Whittington seeks return trip to council

Ladysmith councillor wants better environmental protection

  • Sep. 20, 2011 6:00 a.m.

After some consideration, Bruce Whittington has decided to let his name stand again for councillor.

 

Whittington said he had made a decision that he would do the job if he could see some progress happening in town.

 

“That’s the case during my time being on council. I’m beginning to feel like I can actually be somewhat useful. It takes a while to sort of get the hang of local government works.”

Whittington added there are still a number of initiatives he would like to see through and is well-equipped to do so.

 

Of the things council is working on currently, Whittington said revising the OCP to best reflect the community is an important issue to him.

 

He was first spurred to run after the last Visioning Process in 2008 and 2009 and wants to see the ideas circulated put into the OCP and used as a guide.

 

“People are still very much of one mind in terms of  how they want Ladysmith to look and feel as a place to live.”

 

Whittington said he is pleased to see council moving ahead with the protection of the local watershed and notes he wants to see the town do more than just the bare minimum with its waste.

 

“We need to think about a new town hall at some point” Whittington added, noting town staff are currently spread out and crowded into their offices.

 

A new fire hall is also on the list of infrastructure the town needs to look at, said Whittington.

Recent projects like Lot 108 and the High Street building were somewhat surprise projects that the town was able to do, but Whittington now wants to see some time and money directed to other initiatives.

 

“I would also like to see some environmental initiatives getting underway.”

 

Taking an inventory of Ladysmith’s natural areas and the eco-systems they contain is one project Whittington would like to see completed.

 

“I’d like to see a tree-protection bylaw … and a cat-control bylaw.”

 

In terms of projects that may expand beyond the next term, Whittington said council is starting to get a clearer picture of what Ladysmith residents want from the waterfront.

 

“It’s a real challenge on how to proceed on that due to multiple stakeholder interests.”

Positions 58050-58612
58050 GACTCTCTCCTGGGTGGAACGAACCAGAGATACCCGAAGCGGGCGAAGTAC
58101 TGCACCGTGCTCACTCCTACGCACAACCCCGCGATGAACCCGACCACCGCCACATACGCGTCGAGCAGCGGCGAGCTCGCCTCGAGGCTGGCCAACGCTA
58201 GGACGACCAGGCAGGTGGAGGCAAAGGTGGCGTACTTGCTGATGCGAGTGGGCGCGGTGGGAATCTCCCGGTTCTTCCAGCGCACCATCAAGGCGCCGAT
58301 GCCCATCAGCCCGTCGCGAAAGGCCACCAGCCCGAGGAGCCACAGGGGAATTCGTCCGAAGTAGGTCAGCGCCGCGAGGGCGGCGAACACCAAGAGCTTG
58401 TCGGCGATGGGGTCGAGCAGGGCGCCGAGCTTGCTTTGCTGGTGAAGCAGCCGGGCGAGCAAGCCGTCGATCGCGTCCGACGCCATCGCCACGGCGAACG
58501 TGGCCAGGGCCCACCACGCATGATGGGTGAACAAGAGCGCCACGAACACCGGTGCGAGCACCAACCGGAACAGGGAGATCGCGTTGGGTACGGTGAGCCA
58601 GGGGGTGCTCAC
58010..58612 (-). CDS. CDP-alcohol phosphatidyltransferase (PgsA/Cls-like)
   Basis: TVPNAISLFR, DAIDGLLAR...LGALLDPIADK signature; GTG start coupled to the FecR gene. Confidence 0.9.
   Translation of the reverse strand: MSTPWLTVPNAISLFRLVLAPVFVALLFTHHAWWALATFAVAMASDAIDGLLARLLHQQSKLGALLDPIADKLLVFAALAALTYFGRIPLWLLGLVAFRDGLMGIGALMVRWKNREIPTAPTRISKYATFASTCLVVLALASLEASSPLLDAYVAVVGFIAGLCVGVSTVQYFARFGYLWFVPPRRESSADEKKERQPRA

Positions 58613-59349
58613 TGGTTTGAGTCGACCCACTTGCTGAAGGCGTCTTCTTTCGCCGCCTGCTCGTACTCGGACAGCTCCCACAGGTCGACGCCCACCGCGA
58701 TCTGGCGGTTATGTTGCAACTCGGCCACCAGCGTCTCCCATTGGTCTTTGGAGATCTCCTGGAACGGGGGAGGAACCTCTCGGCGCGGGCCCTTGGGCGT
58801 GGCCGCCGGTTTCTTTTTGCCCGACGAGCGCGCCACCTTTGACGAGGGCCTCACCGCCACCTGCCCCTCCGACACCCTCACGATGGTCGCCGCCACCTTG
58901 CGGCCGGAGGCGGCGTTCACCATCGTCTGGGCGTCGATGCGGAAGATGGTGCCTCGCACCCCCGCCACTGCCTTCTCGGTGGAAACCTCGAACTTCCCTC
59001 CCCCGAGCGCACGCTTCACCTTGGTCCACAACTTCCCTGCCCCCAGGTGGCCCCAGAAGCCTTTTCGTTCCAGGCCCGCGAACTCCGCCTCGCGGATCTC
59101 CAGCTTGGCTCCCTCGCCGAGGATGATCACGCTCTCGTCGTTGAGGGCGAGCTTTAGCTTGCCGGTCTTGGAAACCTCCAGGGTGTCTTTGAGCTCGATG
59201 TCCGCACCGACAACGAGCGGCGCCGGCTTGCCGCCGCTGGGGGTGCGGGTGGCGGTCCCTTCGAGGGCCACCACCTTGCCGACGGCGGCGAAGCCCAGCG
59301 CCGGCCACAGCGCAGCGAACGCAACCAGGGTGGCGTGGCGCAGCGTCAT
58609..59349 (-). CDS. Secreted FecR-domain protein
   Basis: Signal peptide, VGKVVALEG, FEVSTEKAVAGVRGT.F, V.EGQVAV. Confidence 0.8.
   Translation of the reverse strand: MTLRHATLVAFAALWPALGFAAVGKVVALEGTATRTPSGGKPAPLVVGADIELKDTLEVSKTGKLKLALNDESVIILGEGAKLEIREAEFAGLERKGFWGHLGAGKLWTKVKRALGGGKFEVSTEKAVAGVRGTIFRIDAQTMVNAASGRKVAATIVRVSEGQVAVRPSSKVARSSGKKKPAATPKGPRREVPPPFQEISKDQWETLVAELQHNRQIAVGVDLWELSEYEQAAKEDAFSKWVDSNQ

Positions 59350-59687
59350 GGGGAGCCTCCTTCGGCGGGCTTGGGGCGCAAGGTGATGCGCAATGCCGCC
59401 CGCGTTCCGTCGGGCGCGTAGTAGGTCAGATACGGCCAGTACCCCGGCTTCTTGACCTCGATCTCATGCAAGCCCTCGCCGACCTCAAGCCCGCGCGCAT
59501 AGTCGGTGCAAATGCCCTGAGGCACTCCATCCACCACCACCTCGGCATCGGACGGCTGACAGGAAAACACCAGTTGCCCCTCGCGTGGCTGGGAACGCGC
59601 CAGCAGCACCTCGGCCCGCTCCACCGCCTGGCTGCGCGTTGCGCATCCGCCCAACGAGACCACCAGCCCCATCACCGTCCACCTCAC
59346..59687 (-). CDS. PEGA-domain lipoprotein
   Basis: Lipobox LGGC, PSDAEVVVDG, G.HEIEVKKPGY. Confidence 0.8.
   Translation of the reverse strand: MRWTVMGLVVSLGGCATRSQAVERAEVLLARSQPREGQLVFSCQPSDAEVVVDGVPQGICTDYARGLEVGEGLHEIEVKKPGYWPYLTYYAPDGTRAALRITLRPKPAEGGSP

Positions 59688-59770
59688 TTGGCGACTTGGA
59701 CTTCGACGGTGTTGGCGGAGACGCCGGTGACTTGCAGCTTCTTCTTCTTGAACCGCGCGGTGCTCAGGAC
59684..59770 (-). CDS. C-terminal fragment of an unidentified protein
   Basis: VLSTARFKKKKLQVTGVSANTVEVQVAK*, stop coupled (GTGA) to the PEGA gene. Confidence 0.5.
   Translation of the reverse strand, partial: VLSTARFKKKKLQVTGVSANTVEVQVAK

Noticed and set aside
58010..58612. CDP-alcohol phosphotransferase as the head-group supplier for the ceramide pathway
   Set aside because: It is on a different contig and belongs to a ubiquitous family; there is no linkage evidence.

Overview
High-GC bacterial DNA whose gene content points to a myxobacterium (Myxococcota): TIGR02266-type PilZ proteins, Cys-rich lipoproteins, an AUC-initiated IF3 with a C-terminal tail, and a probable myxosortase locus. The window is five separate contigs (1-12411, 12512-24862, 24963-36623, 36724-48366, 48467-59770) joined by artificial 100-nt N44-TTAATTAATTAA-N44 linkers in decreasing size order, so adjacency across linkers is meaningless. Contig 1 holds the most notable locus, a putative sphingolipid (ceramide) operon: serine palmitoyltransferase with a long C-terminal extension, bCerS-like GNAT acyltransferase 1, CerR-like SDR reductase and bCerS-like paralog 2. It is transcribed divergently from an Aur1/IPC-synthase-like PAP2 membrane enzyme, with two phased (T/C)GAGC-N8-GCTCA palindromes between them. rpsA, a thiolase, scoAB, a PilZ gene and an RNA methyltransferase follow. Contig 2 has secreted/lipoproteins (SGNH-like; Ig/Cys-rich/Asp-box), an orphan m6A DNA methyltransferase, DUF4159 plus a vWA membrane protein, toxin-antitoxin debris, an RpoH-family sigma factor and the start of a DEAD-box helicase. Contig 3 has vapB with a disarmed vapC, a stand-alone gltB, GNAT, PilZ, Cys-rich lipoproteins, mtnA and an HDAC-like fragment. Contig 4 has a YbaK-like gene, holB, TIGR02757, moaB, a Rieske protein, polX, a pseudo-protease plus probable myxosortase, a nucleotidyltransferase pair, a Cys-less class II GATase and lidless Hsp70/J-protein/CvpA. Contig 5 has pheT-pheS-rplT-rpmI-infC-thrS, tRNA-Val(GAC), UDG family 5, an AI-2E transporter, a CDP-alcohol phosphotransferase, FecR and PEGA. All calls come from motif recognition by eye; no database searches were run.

Whittington said his long-term dream would be a cleanup of the harbour.

 

“It’s been pretty badly degraded over the years. I would like to know what it looked like 200 years ago and try to return it to that. Could we harvest oysters there again?”

 

Looking back Whittington said he has enjoyed his first term as councillor and working with a diverse group of people.

Just Posted

Local vape store owner welcomes move to cap nicotine levels in vape liquids

Nicotine content has been limited to 20 milligrams per millimetre

Talks between Western Forest Products and union break down

No more negotiations imminent between United Steelworkers 1-1937 and company

Town of Ladysmith water testing confirms safety of drinking water

The Town has increased the frequency of lead and heavy metal testing in the local water supply

Four arrested after report of shots fired in Cedar

RCMP arrest four suspects in high-risk takedown near Raines Road

Ladysmith Mayor Aaron Stone elected to chair CVRD board of directors

Stone speaks on priorities of the CVRD board for his term as chair

VIDEO: ‘Climate emergency’ is Oxford’s 2019 Word of the Year

Other words on the shortlist included ‘extinction,’ ‘climate denial’ and ‘eco-anxiety’

Nanaimo man caught with more than 200,000 child porn images to be sentenced

Crown says Aaron Macrae recorded video of children on buses and at his workplace

Vancouver Island hunters may have harvested deer in area known for chronic wasting disease

Conservation officers make urgent request to public for any information

65-million-year-old triceratops makes its debut in Victoria

Dino Lab Inc. is excavating the fossilized remains of a 65-million-year-old dinosaur

B.C. widow suing health authority after ‘untreatable’ superbug killed her husband

New Public Agency Health report puts Canadian death toll at 5,400 in 2018

Changes to B.C. building code address secondary suites, energy efficiency

Housing Minister Selina Robinson says the changes will help create more affordable housing

Security guard at Kamloops music festival gets three years for sexually assaulting concertgoer

Shawn Christopher Gray walked the woman home after she became seperated from her friends, court heard

Cowichan Milk Company: from grass to glass, bottled milk right to your door

Farm stand open 6 days a week, and home delivery is available everywhere from Mill Bay to Chemainus.

Most Read